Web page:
'In the US, I have worked with immigrants involved in multi-national chicken corporations who have been treated abysmally by those corporate giants. Yes, the US is geographically huge, but all across the nation, land is being despoiled at an alarming rate by an agribusiness political machine that allows such things as manure lakes, animals housed by the thousands on land that cannot sustain them, the use of pesticides, bovine growth hormones, and antibiotics in an unsafe and poorly regulated manner, and an immoral lack of care for the people who, for generations, have seen their life work as providing healthy food for the world's people.

If we ignore the need to support and encourage sustainable farming in our country, we leave ourselves open to finding our supermarket shelves filled with food that is far inferior health-wise to that we can grow here. Yes, it will be cheap, but we only have to read the problems people in the US are having, for example, because of the insane use of corn syrup sugar in foods that actually have no need of it. We will be tempted to buy dairy products that could very easily have antibiotic and bST in them. Is this what we want? In the Dalton, Georgia area (US southeast), hospitals were finding a much greater percentage of women who presented with breast masses which were traced back to cheap milk. Is this what we want to share?'

Baz Meeson, whose family farms in Woolsery, wrote:

'How will consumers know that what they are buying is not up to British safety standards? Already, it's hard for us to show consumers what goes into their food, so I hate to imagine what this will be like in years to come. Will we see a rise in infections due to poor food production practices? The fears of us being undercut with lower quality goods, and having consumers not know what they are buying are real and are growing. I wrote to my MP last time there was an amendment, but it's obvious my message was not clear enough to him. When an MP operates in a rural area, and isn't concerned with how their votes can impact local industries, are they really the 'representative' of the people they're made out to be?'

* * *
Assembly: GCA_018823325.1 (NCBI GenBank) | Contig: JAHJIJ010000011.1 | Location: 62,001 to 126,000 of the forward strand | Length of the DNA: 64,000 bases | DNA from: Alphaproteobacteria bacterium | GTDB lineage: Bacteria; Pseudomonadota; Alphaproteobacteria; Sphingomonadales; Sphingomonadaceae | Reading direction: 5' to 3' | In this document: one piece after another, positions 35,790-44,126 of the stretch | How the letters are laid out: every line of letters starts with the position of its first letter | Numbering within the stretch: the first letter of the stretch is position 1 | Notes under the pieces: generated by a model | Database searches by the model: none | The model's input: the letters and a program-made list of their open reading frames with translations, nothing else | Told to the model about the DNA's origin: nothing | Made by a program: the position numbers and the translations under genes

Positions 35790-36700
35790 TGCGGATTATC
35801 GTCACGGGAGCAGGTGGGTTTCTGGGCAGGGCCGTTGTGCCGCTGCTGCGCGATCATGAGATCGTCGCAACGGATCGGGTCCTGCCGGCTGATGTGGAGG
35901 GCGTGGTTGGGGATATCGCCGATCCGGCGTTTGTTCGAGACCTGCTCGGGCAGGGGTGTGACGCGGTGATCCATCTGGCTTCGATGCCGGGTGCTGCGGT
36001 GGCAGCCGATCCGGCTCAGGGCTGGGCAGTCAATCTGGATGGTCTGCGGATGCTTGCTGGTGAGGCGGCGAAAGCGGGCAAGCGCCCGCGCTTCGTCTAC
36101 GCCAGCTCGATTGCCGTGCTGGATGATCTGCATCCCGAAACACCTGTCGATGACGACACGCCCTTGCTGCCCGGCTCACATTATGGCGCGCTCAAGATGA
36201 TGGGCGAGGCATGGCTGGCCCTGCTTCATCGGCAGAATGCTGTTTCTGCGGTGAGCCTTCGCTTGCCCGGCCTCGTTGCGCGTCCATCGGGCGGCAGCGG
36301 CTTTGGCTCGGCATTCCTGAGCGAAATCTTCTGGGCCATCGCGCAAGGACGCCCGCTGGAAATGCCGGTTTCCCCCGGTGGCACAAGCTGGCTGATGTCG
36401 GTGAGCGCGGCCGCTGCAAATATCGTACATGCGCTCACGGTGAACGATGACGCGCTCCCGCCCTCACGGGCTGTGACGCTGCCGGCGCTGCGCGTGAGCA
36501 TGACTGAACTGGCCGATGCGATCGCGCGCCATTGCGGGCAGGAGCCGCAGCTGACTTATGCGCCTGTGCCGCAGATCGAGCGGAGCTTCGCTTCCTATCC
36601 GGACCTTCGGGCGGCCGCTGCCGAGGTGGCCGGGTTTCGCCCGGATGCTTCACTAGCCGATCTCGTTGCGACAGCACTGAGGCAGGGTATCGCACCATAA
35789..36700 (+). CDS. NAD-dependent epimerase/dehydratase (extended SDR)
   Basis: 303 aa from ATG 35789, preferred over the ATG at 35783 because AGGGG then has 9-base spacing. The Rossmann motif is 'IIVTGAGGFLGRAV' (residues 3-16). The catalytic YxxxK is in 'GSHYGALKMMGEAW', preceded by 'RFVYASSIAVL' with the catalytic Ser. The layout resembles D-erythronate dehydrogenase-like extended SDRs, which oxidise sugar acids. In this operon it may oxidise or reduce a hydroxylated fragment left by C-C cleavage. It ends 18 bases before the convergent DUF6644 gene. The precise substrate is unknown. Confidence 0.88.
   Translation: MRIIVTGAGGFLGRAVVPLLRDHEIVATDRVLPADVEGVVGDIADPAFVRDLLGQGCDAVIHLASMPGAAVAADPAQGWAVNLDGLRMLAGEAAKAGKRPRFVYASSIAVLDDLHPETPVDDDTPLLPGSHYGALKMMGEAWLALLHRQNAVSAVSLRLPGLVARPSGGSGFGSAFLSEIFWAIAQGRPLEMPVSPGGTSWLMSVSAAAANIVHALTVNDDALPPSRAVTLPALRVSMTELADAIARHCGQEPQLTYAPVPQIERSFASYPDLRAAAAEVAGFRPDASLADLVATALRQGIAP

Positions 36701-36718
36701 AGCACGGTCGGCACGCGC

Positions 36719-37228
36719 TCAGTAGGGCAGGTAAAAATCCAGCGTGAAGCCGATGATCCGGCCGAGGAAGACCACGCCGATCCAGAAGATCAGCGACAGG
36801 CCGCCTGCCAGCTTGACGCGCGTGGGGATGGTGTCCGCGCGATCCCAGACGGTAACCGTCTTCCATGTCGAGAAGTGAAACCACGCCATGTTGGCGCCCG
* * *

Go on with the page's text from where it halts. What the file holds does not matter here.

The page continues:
Declaring a personal interest in coming from a farming family, Councillor Cottle-Hunkin said:

'Family farms are the lifeblood of the South West. 72% of Devon's land is farmed, with the constituency of Torridge and West Devon having the highest proportion of employment in agriculture across all of the UK constituencies. In fact, Devon's GDP from farming is double that of the rest of the country. As farmers here in Devon, we have pride in our produce. Farming is not a job, but a way of life, where practices and livestock have often been passed down through generations. Farming is a vulnerable industry that faces huge pressures at the best of times, from issues such as crop failure and disease, and now the added pressures of Brexit, Coronavirus, and climate change.'

Put to the vote, the motion won by a majority of 15 votes, with Conservative councillors abstaining.

David Chalmers, Parliamentary spokesperson for Torridge and West Devon Lib Dems, said:

'I am very heartened by the strength of opinion expressed in this vote. It shows that in local government as in Westminster, the Government is being held to account over its promises. Brexit must not mean the loss of our farming industry or the debasement of our diet.'

The full text of the motion was as follows:

I propose that Torridge District Council expresses its anger and disappointment on the government's decision to vote against protecting food standards in the Agriculture Bill. This is a devastating blow to farmers and consumers, impacting upon animal welfare, the environment and public health. We urge the government to reconsider its stance when the Bill returns from the House of Lords in November.

I propose this council writes a letter to central government as well as our own MP for Torridge and West Devon, Geoffrey Cox, along with the MPs from surrounding constituencies who all voted against the amendment to protect food standards - Selaine Saxby for North Devon, Mel Stride for Central Devon, and Scott Mann for North Cornwall, to ask them to put their heads above the parapet and do what is right for our communities and Save British Farming.